From Software Futures, a sister publication Last year it was pretty well common knowledge that Notes was dead because of the Internet, and the mainframe was dead, so IBM was dead. I felt like a mortician. I’m here to tell you it’s more or less Easter at IBM. Notes and the mainframe are back big […]
From Software Futures, a sister publication
Last year it was pretty well common knowledge that Notes was dead because of the Internet, and the mainframe was dead, so IBM was dead. I felt like a mortician. I’m here to tell you it’s more or less Easter at IBM. Notes and the mainframe are back big time largely because of the Net. So said John Landry, formerly one of the leading lights at Lotus, now a consultant at Big Blue, speaking at IBM’s Technical Interchange a few months ago in Nashville, Tennessee.
The aim of this piece is to assess how accurate the above statement is and to determine how Notes has flourished in the past year under its new owner IBM, which acquired Lotus for $3.5bn back in June 1995. We’ll also take a look at the competitors starting to line up to attack Notes, although much of their actual product has so far yet to evolve beyond the slideware stage. Additionally, we’ll investigate the latest announcements emanating from Lotus relating to Domino, the latest Web-enabled a ddition to the Notes product family. The Notes groupware was the brainchild of Ray Ozzie of Iris Associates, a spinout from Lotus which was later acquired back into the fold. A definite point in IBM’s favor worth mentioning here is that Ozzie is still heading up Notes development. Lotus always had big plans for Notes. Way back in September 1993, we remember hearing the company’s then chief executive Jim Manzi boast how there would shortly be 20 million users of the groupware and that Notes was primed for world domination. (The latest Lotus prediction on that much-longed for 20 million figure is that it should be achievable by the end of next year. As of the end of 1995 – the most recent figures that Lotus makes publicly available -there were more than 4.5 million users of Notes worldwide, suggesting that the company has a fair way to go to make that magic 20 million figure.)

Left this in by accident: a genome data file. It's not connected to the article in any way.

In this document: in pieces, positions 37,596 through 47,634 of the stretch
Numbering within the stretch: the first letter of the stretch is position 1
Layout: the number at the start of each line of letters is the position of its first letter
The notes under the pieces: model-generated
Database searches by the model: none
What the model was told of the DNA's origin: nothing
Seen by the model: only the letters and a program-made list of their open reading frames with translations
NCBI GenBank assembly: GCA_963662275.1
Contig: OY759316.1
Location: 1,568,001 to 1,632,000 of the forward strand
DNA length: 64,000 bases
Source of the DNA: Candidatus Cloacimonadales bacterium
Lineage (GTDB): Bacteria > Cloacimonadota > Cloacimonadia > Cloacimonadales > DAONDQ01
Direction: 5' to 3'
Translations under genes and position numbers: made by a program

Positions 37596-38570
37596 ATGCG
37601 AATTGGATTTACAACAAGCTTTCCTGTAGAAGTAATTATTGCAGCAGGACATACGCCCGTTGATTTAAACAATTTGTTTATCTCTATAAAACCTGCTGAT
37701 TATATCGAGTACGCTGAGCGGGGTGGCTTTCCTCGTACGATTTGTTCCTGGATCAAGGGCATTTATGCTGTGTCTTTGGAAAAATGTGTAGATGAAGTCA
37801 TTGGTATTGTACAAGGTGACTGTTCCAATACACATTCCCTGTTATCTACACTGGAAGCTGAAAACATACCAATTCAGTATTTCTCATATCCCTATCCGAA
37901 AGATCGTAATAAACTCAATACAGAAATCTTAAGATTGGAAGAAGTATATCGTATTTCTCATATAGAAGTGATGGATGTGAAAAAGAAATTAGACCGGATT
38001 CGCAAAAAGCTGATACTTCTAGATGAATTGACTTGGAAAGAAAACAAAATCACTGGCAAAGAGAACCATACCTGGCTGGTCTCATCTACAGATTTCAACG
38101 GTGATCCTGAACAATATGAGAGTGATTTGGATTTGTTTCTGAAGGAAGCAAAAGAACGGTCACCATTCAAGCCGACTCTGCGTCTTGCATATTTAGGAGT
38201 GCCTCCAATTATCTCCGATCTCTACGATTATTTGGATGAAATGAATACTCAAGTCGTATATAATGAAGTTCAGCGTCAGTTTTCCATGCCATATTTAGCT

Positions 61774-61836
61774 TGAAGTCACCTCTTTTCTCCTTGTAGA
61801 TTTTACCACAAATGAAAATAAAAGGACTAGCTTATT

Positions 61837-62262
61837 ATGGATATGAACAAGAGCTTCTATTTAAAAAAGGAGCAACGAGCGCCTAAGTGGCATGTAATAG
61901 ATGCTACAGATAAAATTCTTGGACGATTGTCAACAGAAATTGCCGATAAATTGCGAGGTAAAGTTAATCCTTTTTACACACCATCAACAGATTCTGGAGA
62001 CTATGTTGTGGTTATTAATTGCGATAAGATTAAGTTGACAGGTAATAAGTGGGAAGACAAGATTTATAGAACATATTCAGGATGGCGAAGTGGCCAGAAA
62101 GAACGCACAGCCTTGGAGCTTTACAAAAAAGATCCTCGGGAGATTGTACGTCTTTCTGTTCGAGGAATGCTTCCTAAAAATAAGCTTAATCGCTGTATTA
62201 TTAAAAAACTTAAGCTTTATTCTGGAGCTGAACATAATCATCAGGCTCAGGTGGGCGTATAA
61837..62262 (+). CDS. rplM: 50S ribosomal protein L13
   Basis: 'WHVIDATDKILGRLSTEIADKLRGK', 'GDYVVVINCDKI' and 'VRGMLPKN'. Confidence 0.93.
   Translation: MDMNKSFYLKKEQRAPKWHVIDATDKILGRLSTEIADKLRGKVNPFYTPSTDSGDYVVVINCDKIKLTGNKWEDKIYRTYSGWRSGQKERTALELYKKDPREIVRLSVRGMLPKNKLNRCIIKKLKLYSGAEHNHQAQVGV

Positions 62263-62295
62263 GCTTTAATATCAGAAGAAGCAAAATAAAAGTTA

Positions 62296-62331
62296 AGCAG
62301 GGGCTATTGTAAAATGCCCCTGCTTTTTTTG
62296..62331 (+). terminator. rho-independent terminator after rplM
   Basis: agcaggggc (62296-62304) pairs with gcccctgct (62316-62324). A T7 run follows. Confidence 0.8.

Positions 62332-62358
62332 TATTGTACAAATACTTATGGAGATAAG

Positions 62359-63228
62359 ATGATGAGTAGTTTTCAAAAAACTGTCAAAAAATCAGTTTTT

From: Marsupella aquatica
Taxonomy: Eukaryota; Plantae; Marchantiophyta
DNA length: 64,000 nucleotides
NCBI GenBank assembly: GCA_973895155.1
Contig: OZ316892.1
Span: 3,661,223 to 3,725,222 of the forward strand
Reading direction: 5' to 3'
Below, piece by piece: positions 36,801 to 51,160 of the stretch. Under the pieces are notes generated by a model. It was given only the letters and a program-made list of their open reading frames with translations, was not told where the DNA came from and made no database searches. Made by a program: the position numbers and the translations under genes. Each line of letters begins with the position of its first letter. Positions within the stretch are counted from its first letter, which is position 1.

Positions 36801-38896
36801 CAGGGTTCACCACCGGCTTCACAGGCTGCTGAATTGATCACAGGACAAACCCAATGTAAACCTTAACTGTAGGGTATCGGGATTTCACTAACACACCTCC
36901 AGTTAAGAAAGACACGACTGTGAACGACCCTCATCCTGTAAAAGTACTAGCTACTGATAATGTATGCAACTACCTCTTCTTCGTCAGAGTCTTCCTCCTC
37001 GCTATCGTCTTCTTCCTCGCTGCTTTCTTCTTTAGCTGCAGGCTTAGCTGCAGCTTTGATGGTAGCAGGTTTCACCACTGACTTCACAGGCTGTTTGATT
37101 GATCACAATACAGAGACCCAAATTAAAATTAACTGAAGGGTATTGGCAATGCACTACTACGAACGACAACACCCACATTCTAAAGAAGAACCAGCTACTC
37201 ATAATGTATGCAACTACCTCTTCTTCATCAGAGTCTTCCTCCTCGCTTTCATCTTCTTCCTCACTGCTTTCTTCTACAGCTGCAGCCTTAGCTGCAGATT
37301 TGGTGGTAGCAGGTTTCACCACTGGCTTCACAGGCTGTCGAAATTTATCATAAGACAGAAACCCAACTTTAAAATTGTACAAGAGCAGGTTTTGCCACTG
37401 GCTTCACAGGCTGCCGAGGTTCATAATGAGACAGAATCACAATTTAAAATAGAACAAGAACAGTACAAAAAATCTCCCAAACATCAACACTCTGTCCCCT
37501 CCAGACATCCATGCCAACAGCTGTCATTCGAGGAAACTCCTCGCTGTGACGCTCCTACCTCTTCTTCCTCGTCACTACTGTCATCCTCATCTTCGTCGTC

Yes, things just didn’t happen as quickly with Notes as Manzi had foretold and the Lotus dream got more and more soured by the less-than-sterling performance of its other software offerings – anyone recall the company’s previous flagship product, the 1-2-3 spreadsheet? – which were soundly trounced and put to the sword by the Demon on the Desktop, Micros oft. An amazing first quarter loss of $17.5m in April last year confirmed everyone’s suspicions that Lotus really couldn’t hack it any more as an independent entity and sealed the company’s fate. And the rest, as they say, is Big Blue history! However, there was no need for the Notes users to worry about the IBM takeover, since head honcho Lou Gerstner made it very clear right from the start that the thing that really interested IBM about Lotus was its groupware software. But don’t go thinking Notes was above criticism. Especially in earlier incarnations it was constantly being criticized for being too complicated to set up and too difficult to use. Also, the fact that Lotus farmed out support to third party organizations often meant that support levels left something to be desired. We took up these points with Jay Fiore, manager of business partner marketing at Lotus, based in Cambridge, Massachusetts. He admits that the above situation had been the past picture, but insists that his company had significantly improved the situation.Two aspects of the problem have changed. Notes 4.0 (released in January this year) is easier to install and deploy, therefore it is easier to manage and support. At the same time, we have made a number of changes to the support organization here at Lotus. Beforehand, we didn’t give our business partners special treatment, now we have separate support management focused specifically on them, ie, their calls receive a higher priority. We reco gnized that they have slightly different needs. He added that close to 100% of all Notes sales are handled through Lotus’ partner community. Fiore estimates that there are now over 12,000 companies involved in its Business Partner Program, as opposed to a few hundred a few years back. Within the last year and a half to two years, we’ve seen ISVs build applications on top of Notes or integrate their applications with Notes, he says. For customers and for partners that has meant that development cycle times for Notes applications have decreased dramatically because there are about 1,200 Notes applications out there which are close to or completely shrinkwrapped. However, it is the Internet, yet again, that presents, Fiore hopes, a huge opportunity for Lotus and its Notes partners. He points to the company’s demonstration at last month’s PC/Expo in New York which using Domino, the codename for Lotus’ Web application server for Notes, took only five minutes to build a complete Web site incorporating workflow.People who’ve been doing Net development for a while have hit a bit of a wall with the previous Net tools that were available, continues Fiore. They’ve found it very difficult to enable their customers to update their own sites. They’re starting to discover that in the Internet development space Notes is a very powerful tool. It’s adding ease of use and ease of maintenance to the Web which other companies don’t provide. All well and good, we thought, but let’s speak to one of these developers and discover if indeed this is the case.